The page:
Premier Rees’s decision to take the arts portfolio is more than symbolic. With an honours degree in English Literature from Sydney University (any editor in the Sydney media got one of those?), Rees is anxious to restore the arts to a place of state importance and significance.

At his very first press conference as premier in 2005, Morris Iemma said he was more likely to watch football than go to the opera, encouraging a rush by the ALP’s philistines to slash arts spending and withdraw from arts sponsorship.

Almost unbelievably, one of Iemma’s principal advisers seized the opportunity to change the name of the NSW Premier’s Literary Awards, started by Neville Wran in 1979, to the NSW Literary Awards to save the premier from the political embarrassment of being associated with weirdos who read books. At the 11th hour, the change was aborted.

Still, at the state election in March 2006, Iemma received the stamp of approval from Sydney’s so-called “public intellectuals” who saw nothing wrong with their hero’s arts marginalisation which climaxed with his public rubbishing of the photographic works of Bill Henson and the police raids and arts seizures that followed.

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The Australian’s Caroline Overington takes the award for the dumbest coverage of the dramatic demise of Premier Iemma and the emergence of Rees as the 15th Labor premier in NSW since federation.

She breathlessly (that’s how she writes) told readers:

The new Premier of NSW is an extreme left-wing union organiser and former garbo, whose clearest and most traumatic childhood memory is the sacking of the Whitlam government.

If you work in The Oz’s political menagerie alongside the likes of Greg Sheridan and Janet Albrechtson, perhaps you start to believe that anyone who worked as a garbage collector to pay for their university education and then worked for a trade union is “an extreme left winger”.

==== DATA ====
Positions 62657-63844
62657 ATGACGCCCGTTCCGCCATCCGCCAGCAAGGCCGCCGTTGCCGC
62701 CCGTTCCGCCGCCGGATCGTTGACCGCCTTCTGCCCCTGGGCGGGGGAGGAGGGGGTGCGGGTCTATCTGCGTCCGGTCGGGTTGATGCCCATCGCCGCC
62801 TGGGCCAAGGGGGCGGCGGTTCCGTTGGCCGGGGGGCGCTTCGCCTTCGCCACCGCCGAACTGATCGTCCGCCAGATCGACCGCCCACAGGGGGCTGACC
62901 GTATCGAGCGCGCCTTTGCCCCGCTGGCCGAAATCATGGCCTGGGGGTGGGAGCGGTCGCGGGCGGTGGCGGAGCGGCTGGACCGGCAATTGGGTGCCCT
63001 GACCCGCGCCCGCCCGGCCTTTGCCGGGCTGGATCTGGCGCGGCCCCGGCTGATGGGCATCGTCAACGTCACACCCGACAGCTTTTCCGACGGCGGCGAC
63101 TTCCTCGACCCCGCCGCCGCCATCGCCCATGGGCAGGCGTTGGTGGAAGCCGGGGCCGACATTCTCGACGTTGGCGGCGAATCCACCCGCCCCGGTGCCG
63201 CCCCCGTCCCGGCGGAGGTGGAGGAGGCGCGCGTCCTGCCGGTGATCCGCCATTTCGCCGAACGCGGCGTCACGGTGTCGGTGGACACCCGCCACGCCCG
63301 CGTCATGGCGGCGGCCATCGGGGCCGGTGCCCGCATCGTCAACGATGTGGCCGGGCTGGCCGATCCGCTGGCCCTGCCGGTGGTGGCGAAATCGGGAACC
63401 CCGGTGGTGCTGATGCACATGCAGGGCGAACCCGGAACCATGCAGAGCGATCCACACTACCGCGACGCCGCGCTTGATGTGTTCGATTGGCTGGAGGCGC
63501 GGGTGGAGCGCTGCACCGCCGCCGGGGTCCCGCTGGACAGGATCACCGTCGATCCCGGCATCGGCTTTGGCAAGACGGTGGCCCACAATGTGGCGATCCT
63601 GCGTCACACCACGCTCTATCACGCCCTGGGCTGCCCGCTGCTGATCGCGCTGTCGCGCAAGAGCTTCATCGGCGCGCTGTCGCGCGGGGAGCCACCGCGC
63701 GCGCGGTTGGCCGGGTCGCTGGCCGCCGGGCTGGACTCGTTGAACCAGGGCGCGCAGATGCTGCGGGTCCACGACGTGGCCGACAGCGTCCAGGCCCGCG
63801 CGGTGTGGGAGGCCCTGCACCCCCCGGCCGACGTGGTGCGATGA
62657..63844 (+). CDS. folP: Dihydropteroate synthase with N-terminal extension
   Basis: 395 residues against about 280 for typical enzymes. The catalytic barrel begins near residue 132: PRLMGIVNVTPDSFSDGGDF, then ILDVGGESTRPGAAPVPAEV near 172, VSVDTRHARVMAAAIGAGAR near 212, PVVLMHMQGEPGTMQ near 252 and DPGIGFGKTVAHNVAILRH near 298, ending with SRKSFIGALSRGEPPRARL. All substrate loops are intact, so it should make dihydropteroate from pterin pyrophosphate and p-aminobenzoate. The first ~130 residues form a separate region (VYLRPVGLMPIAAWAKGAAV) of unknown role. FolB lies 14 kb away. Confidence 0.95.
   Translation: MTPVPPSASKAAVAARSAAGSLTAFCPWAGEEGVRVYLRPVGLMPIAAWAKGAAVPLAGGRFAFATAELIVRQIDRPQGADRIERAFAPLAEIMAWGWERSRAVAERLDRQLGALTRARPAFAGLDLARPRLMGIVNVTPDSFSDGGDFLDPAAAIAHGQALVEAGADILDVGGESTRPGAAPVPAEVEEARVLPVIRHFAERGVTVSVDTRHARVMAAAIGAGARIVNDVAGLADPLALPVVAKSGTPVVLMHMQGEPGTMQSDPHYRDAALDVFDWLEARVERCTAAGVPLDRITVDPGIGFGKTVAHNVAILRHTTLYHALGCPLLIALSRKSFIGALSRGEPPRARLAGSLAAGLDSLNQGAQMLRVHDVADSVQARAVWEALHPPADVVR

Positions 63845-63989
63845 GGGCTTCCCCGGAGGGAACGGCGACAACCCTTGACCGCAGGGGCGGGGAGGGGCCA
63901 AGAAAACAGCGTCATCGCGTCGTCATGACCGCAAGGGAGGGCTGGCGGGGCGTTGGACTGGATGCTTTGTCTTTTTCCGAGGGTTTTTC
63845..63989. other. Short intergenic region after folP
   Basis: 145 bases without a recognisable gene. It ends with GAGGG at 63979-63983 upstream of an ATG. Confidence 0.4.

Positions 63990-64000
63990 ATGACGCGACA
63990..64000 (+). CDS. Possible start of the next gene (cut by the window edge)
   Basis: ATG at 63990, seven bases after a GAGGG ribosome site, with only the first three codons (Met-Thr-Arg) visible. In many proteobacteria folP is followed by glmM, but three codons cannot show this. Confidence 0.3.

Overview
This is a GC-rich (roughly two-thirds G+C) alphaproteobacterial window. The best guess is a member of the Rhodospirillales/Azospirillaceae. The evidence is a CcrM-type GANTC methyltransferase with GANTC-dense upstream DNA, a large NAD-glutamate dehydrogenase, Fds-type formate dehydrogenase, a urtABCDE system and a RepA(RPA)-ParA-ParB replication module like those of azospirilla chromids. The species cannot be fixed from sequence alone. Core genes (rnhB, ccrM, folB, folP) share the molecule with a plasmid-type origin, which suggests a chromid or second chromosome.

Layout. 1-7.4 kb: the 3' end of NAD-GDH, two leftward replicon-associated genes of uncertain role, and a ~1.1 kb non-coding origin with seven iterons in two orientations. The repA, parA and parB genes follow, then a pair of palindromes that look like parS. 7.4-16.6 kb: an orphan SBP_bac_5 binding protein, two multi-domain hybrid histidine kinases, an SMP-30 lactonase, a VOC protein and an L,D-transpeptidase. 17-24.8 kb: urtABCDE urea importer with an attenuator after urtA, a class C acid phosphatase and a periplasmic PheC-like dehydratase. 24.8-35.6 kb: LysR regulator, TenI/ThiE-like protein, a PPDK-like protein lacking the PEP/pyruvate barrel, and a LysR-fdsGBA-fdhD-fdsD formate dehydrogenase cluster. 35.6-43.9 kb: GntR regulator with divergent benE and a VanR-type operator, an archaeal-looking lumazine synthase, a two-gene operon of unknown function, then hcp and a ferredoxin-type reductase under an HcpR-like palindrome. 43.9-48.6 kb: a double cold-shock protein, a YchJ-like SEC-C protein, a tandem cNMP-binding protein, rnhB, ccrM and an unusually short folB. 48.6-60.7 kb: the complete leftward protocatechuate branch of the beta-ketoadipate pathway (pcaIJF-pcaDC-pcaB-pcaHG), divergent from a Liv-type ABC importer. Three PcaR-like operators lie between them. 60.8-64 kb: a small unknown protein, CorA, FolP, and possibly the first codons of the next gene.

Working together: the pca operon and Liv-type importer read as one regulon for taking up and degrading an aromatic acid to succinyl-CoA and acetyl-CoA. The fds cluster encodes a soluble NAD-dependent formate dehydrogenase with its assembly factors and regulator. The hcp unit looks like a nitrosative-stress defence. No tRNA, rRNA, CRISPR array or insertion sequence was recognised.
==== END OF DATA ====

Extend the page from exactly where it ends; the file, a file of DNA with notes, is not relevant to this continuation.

History records that NSW premiers have included three boilermakers (Jim McGowen, John Storey and Bill McKell — later the Governor-General), a fitter (Joe Cahill) and a labourer and shearer (Bob Heffron). Could someone pass the smelling salts to Ms Overington.

Despite intense lobbying by powerbroker Eddie “The Sheik” Obeid and the Urban Taskforce, the developers’ lobby group run by his former chief of staff Aaron Gadiel, Ian Macdonald has been denied the planning ministry, the portfolio now known in ALP circles as the “crown jewels”.

Much to his chagrin, “Macca” remains at Primary Industries while new Planning Minister is the right-wing’s Kristina Keanelly, whose husband Ben Keneally is the Executive Director of the NSW Premier’s Delivery Unit as well as being the nephew of the novelist Tom Keneally.

Macdonald’s billowing ego has been hammered in recent weeks. He has lost his power base in the “hard left” faction and he is scorned by the right which he faithfully served during the power privatisation fiasco. Moves are afoot to tip him out of the upper House where he was been camped for the past 20 years.

For backbenchers, Steve Whan, MP for Monaro, and Paul McLeay, MP for Heathcote, hell hath no fury after being overlooked for positions in Premier Nathan Rees’s first Cabinet. Both are sons of former federal MPs — McLeay’s father was “leaping Leo” McLeay, MP for the Sydney seat of Watson from 1979 until 2004, and Whan’s father was Bob Whan, MP for Eden Monaro during the Whitlam years, 1972-75.

For the time being, their dynastic ambitions are on hold. While their supporters are plotting all manner of revenge, the MPs themselves might consider applying the new rules for passage into the Cabinet — hard work, intelligence and courage — otherwise they might face career-altering pre-selections between now and the state election in March 2011.